Many breast cancer patients use marijuana and don’t tell their doctors
Many breast cancer patients use cannabis To ease disease symptoms and treatments, few are telling their doctors, according to a new survey.
In an anonymous online survey of more than 600 adults with breast cancer, 42 percent reported using some form of Cannabis Relief Symptoms include nausea, vomiting, pain, insomnia, anxiety and stress, according to the report, published Tuesday in the journal Cancer.
“They do not use it to advance, but to manage Breast cancer side effects or breast cancer treatments,” said study author Dr. Marisa Weiss, founder and chief medical officer of Breastcancer.org and an oncologist at Lankinaw Medical Center in Wynwood, Pennsylvania. “It can be a very difficult journey. People struggle to survive and enjoy a reasonable quality of life.”
To get a closer look at breast cancer patients’ use of cannabis, Weiss and her colleagues sent a 47-question survey to 612 adults — 605 women and five men. The other two preferred not to answer the question about sex. They were all recruited via Breastcancer.org and Healthline.comSociety.
While 39 percent said they mentioned cannabis to their doctors, only 4 percent of the 306 participants who said they wanted more information turned to their doctors for information on the drug. Most sought information from other sources, including websites or cannabis dispensary employees. Eighteen percent turned to a family member or friend. Most said they were not satisfied with the information they received.
Of the 42 percent who said they use cannabis, 78 percent said they use it for pain relief, 70 percent to help with insomnia, 57 percent to relieve anxiety, 51 percent to deal with stress, 46 percent to stop nausea and vomiting; Most, 79 percent, said they had used cannabis during treatment.
Respondents reported using multiple sources of cannabis: Seventy percent said they used food items, and 65 percent said they used liquids or tinctures. Slightly more than half said they smoke and about half use vape pens. They also reported using three to four different products on average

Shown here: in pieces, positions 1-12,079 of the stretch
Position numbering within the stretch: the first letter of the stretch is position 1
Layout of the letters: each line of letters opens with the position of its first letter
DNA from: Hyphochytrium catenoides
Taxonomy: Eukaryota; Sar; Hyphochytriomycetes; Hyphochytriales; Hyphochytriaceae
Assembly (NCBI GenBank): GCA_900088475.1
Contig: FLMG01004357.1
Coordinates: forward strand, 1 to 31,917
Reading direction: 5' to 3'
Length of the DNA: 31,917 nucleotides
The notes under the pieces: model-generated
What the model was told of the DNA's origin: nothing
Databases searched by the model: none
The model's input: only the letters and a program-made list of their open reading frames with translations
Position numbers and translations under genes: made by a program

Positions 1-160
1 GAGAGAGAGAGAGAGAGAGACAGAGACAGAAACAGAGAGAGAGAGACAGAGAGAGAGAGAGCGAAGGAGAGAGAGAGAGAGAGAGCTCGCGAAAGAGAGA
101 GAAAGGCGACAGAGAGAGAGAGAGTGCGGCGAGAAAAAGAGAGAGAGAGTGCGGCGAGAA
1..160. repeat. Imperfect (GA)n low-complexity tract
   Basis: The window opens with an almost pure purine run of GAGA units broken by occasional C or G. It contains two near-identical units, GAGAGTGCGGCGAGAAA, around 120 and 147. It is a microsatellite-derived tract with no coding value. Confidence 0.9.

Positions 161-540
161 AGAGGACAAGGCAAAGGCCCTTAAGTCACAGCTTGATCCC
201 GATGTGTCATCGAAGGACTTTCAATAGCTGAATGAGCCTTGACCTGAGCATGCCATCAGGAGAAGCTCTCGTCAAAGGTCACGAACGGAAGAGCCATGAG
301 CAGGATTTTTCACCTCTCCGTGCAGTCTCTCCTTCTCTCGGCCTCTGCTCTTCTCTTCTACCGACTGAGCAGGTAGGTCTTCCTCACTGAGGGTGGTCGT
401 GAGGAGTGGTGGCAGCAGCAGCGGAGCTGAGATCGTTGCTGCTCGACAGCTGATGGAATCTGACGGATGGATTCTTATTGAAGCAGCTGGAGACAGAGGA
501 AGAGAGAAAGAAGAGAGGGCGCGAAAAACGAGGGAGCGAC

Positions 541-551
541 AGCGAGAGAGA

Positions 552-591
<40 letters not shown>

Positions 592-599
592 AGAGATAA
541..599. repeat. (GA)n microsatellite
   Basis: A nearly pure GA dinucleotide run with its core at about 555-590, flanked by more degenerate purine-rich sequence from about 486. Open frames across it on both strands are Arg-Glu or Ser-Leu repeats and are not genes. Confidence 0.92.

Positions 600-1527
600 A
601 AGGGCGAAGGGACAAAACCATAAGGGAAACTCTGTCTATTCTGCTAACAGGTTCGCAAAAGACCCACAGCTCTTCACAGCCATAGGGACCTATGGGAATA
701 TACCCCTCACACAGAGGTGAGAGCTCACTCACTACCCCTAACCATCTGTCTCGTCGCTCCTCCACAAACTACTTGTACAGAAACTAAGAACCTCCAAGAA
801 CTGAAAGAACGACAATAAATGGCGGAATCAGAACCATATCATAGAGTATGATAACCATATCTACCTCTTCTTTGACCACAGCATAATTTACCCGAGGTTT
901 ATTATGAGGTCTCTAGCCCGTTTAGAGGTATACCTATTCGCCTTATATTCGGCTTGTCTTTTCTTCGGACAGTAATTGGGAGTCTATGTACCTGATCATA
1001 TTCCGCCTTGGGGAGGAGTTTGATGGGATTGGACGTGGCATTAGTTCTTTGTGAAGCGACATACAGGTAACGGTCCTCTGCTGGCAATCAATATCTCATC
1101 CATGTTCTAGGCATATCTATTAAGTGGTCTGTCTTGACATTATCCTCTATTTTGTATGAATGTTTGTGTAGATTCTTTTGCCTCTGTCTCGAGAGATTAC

“Few are telling their doctors about it, and many are getting information, as well as products, from family members,” Weiss said.
The majority of respondents, 70 percent, believed that cannabis should be viewed as a botanical medicine, that natural products are better than “chemicals” and that the benefits of cannabis outweigh the risks. Furthermore, 49 percent of cannabis users said they believed medical cannabis could be used to treat cancer itself.
While acknowledging that cannabis can bring relief to breast cancer patients, Weiss worries that patients aren’t consulting their doctors.
“Some of these products can interact with the treatments they’re taking, and there’s a safety issue there,” she said. “We want to make sure they recover from their symptoms without interfering with treatments.”
One concern, Weiss said, is that the liver is involved in the metabolism of many treatments in addition to cannabis. “We don’t want to overwork the liver,” she said.
She added that it is not currently known how cannabis interacts with the treatments.
Dr. Stephanie Bernick, chief of breast surgery at Mount Sinai West in New York, said the new study was “extremely exciting.” “Our patients have been using marijuana to treat cancer for years and years,” she added. “So we learned that it helps with symptoms.”
The new report shows that “not many patients talk to their doctors about it,” Bernick said. She added that this means doctors can’t take cannabis into account when deciding doses for cancer drugs.
“It might alter the metabolism of these drugs when getting those chemotherapy doses is really important,” Bernick said.
Bernick said more research is needed on the use of cannabis during cancer treatments to find out interactions and doses.
“It also points to the importance of patients being open with their doctors,” Bernick said. “And clinicians need to ask specifically about that. Maybe they need to start the conversation.”